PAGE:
Study implies the American dream has been reduced to a series of financial goals

Debt free and financially secure at retirement. That’s how people now define the American dream, according to a new study by Credit.com.

Here are all the results:

Define the American Dream

Retiring financially secure:  27.9%

Being debt-free:  23%

Owning a home: 18.2%

Graduating from college (paying off student loans):  6.0%

Joining the 1%:  3%

Other; 11.4%

None: .2%

Don’t know/no response: 8.5%

Only one problem with the survey: Credit.com gave these options to the participants, as opposed to asking the open-ended question, What is the American dream? Everything that Credit.com asked about has to do with money: Nothing aspirational or non-material. Just a bunch of financial objectives, each of which may require credit or other financial services.

The natural question is whether Credit.com’s selection of options reflects its natural concern for money matters or does it reflect the social ideals of the 21st century. In other words, is it more subtle propaganda from the financial industry or a true representation of how we now define the American dream?

The concept of the American dream sounds as if it has been around since Europeans rediscovered North America at the end of the 15th century. The actual term, however, can only be traced back to James Truslow Adams (1878-1949), born rich. Adams first used the term in his The Epic of America, written at the height of the depression in 1931. To Adams, the American dream is “of a land in which life should be better and richer and fuller for everyone, with opportunity for each according to ability or achievement…It is not a dream of motor cars and high wages merely, but a dream of social order in which each man and each woman shall be able to attain to the fullest stature of which they are innately capable, and be recognized by others for what they are, regardless of the fortuitous circumstances of birth or position.” (Thanks, Wikipedia!)

That pretty much sounds like the dream imagined by Martin Luther King 50 years ago, a dream that’s defined in public terms as a more perfect society. This American dream is defined by opportunity, fairness, democracy and the pursuit of happiness. King tinges the dream with social justice as well, the idea that we must not only create opportunity for everyone, but also make certain that everyone has a minimum living standard deserving of all human beings.

Once James created the concept, it didn’t take American industry, led by the advertising industry, to privatize and commercial the American dream: Privatization involved making the dream a matter of an individual attaining success as opposed to society becoming just and equitable. Commercialization derived from the fact that industry defined this success solely in terms of material possessions. No wonder the media, entertainment and advertising industries have all been called the “great American dream machine.”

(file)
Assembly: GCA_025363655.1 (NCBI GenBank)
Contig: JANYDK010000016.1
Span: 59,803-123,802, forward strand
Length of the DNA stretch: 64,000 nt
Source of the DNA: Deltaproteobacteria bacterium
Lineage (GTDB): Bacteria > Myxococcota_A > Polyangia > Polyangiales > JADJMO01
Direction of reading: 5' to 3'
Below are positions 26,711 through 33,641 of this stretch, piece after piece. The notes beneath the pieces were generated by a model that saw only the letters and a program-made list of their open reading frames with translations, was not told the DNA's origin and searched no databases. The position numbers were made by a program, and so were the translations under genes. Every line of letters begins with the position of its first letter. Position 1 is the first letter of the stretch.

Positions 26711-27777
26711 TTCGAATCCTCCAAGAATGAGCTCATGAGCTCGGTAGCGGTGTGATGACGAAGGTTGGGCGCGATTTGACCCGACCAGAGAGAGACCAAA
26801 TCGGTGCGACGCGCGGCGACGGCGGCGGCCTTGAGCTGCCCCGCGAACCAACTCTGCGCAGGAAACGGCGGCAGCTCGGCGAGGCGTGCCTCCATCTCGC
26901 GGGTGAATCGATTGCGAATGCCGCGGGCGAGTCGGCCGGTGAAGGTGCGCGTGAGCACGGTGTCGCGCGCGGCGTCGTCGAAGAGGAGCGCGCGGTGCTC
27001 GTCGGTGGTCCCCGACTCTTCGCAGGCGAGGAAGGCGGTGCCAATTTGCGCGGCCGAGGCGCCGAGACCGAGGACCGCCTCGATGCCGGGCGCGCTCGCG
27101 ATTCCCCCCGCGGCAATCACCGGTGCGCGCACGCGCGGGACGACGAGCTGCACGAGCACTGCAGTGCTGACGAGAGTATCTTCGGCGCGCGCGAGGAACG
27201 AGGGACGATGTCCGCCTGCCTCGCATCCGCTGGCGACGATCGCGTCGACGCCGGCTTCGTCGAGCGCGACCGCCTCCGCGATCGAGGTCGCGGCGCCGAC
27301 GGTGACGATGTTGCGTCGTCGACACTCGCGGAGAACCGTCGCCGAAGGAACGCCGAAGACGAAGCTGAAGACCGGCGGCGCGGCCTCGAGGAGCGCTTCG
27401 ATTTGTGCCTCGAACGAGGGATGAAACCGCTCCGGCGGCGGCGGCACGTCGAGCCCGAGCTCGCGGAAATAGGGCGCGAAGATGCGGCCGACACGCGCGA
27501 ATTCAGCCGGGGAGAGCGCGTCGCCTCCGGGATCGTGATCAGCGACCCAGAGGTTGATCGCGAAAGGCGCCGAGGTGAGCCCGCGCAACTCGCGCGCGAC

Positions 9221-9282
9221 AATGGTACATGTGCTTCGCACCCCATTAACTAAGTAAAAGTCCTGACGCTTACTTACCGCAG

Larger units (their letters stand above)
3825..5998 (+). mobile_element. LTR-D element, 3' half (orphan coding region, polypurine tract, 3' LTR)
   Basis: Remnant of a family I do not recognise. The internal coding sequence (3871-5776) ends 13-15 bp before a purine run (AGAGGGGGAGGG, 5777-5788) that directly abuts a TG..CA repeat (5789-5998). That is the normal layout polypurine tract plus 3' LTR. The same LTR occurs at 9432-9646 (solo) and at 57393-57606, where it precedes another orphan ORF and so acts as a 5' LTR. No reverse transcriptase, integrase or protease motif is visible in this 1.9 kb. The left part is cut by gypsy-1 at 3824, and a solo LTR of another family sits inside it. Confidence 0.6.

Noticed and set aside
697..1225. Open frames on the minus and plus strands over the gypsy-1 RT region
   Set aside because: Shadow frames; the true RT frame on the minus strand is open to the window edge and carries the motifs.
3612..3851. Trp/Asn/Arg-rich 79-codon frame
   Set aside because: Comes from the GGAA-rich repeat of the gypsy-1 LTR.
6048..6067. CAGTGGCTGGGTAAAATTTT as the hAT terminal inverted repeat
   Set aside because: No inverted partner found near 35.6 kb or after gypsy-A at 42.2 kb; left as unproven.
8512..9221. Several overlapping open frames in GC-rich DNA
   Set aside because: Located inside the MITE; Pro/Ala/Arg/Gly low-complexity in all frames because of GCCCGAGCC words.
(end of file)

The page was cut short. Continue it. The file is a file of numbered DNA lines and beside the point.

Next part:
A perusal of the contents of the first few pages of a Google search of “the American dream” reveals that most people writing on the subject combine the public and the private versions of the American Dream.  Virtually every definition spoke of the American dream being the opportunity to work hard and achieve success.

For the most part since the Baby Boomer’s parents came home from World War II, the private part of the American dream has comprised owning a home and living a car-and-mall-centered life in the suburbs. We know the suburban dream has failed. We have created a society with a bottomless thirst for fossil fuels and a natural predilection to waste. It’s a social order that cannot be sustained over time, because of the twin demons of global warming and resource shortages.

I would assert that the suburban lifestyle isolates people and individuals, leading to a greater sense of privilege and self-satisfaction among the happy and successful, a greater sense of isolation and hopelessness among the unhappy or struggling. The privatization of the American dream has inured us to the suffering of others, so that many of us are only too willing to deny food stamps to the hungry and starve schools of funds because we send our kids to private schools or don’t have any.  By only including individual dreams and making them all the attainment of financial goals, Credit.com feeds into this isolating selfishness.

The Credit.com study ends with a few questions about who will achieve the American dream. About 78% think that they will attain their dream—be it financial security at retirement or owning their own home—but only 41% think that others will attain the American dream. I infer from these twin answers that Americans do not believe that their own success or aspirations are tied to those of others or to society as a whole.  It’s every person for him- or herself as we each pursue our individual success in isolation from everyone else.  This approach will surely work for the wealthy captain of industry, but for the 99% without wealth it is a less sure path than working together and helping each other. Remember that in Martin Luther King’s dream, we all walk together, black and white, rich and poor.

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